Coach Mike Babcock seldom lets up and that attitude has been adopted totally by his Red Wings as they attempt to repeat as Stanley Cup champs. (David Guralnick/The Detroit News)
Here they are again, chasing something special, pulled by strong forces, pushed by others.
The Red Wings sit one victory from another Stanley Cup, and it's pretty obvious by now, they don't get here by accident. Everyone pulls but it's one man's job to relentlessly push, and Mike Babcock takes his job very, very seriously.
Oh, he'll crack a smile and joke about wearing his lucky tie, but there's no letup with Babcock, the eloquent, emotional turbine on a team of low-key stars. It's not a coincidence there's little letup with the Wings. They can pull off a rare repeat by beating the Penguins in Game 6 tonight in Mellon Arena, and what drives them is different from who drives them.
Marian Hossa desperately wants his first Cup, and to be vindicated for his jump from the Penguins to the Wings. Chris Osgood would virtually cement his Hall of Fame status. Nicklas Lidstrom, Henrik Zetterberg and Pavel Datsyuk would further their rankings among the game's greats.
And Babcock would do what his idol and mentor did. No NHL team has won back-to-back titles since the Wings in 1997-98 under Scotty Bowman. Babcock is not Bowman in name, but Babcock is Bowman in style and demeanor.
That means he keeps pushing, demanding discipline, even when injuries mount and the tank gets low. This series didn't end with the Wings' 5-0 blowout, and the Penguins will be calmed down and fired up tonight. The Wings know a 3-2 lead guarantees nothing.
It's easy to look at them now, with all their talent, and say they got here naturally, but there's nothing natural about it.
"This is the hardest year I've ever had in coaching," said Babcock, 46, in his fourth season with the Wings. "And I think it's one of the hardest years for the players. Ozzie battled like crazy. And Z., this guy's like the Energizer Bunny, he always gives more, gives more, gives more. And I can remember one time he said, 'I can't get myself going,' and I couldn't believe I heard that. That's because it's year after year after year. So you had to be real careful, especially early, to leave them alone."
A fine line
This is where and when that experience matters, when the other team is teetering and a championship is beckoning.
And this is the fine line Babcock walks. He has a team of veteran winners, some with four championships, and has to know when to push and when to back off. He didn't know at all when he arrived, but now he asks Lidstrom or Zetterberg whether it's a good day to practice, or which combinations make sense.
Take Osgood, who struggled in the regular season. A younger Babcock might have said or done something he regretted. This Babcock gave Osgood time and space, and look who's shining.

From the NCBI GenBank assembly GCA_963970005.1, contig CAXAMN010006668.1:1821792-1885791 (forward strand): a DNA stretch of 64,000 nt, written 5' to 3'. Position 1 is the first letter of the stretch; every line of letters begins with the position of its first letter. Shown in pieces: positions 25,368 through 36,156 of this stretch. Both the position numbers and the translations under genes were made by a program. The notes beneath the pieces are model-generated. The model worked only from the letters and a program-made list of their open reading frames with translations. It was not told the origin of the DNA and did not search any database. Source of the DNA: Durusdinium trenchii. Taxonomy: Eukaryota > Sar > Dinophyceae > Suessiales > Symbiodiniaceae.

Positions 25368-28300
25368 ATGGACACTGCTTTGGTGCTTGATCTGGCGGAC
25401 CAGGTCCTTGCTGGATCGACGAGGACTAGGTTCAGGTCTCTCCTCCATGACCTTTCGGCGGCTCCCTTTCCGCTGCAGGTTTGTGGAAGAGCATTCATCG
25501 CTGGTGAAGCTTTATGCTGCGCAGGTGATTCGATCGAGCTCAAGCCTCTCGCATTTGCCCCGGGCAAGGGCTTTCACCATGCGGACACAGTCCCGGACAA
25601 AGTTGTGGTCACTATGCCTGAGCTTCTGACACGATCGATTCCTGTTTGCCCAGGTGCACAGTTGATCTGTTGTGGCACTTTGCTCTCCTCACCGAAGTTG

"I think when he first got here, he tried to come in and be a bit of a tyrant," Osgood said, smiling. "He was working us pretty good, yelling and screaming. I don't know, is he behind me right now?"
He whirled around and looked, and nope, no Babcock. Osgood laughed, good therapy the day before a crucial game.
"The biggest compliment I can give him is, he's gotten better in every single area," Osgood continued. "Whether it be coaching, being a people person, being able to talk to his players, knowing what buttons to press. Guys don't have a problem when Coach gets mad or pushes them. To me, he's the best coach in the league right now, for sure."
Babcock has been the best coach in the league the past two years, and has an amazing playoff winning percentage of .659, counting his appearance in the 2003 Finals with Anaheim. But, like Bowman, he isn't the easiest coach for players to embrace.
When Jeremy Roenick said a few weeks ago Babcock mistreated Chris Chelios, it wounded Babcock. He might have Scotty's ruthlessness when it comes to playing time, but there's an emotional side. Babcock doesn't soften his players with praise, but has learned he can't toughen them with barbs all the time.
He was asked Monday if he's kinder and gentler, and he smiled broadly.
"I think they're more used to me," he said. "Yet I'm a big believer in, you've got to make them do it right. But you cross the line sometimes as a coach. I've done a better job as I've gotten older of going to the guy and saying I crossed the line."
For several minutes, Babcock turned introspective, and it was fascinating. If you listened closely, you could understand why the Wings are back, despite missing Datsyuk, Lidstrom, Brian Rafalski and Kris Draper for various stretches, despite some spotty play and tough losses.
"Everything isn't warm and fuzzy," Babcock said. "At this time of year, they're more tolerant of you and you're more tolerant of them. It's probably to a fault, but I love to win, love to compete. ... It doesn't mean you're going to win, but it gives you a chance."
The chance is right here. Osgood said he thinks they're more mentally and physically rested for this huge test, and he expects the Wings' best game tonight. I wouldn't doubt it.
They don't have a cushion, even if they do. A loss and all the pressure switches to the champs for a Game 7 on Friday at Joe Louis Arena. It'll take one more big push, and everyone knows how much is needed, including the guy who pushes most.
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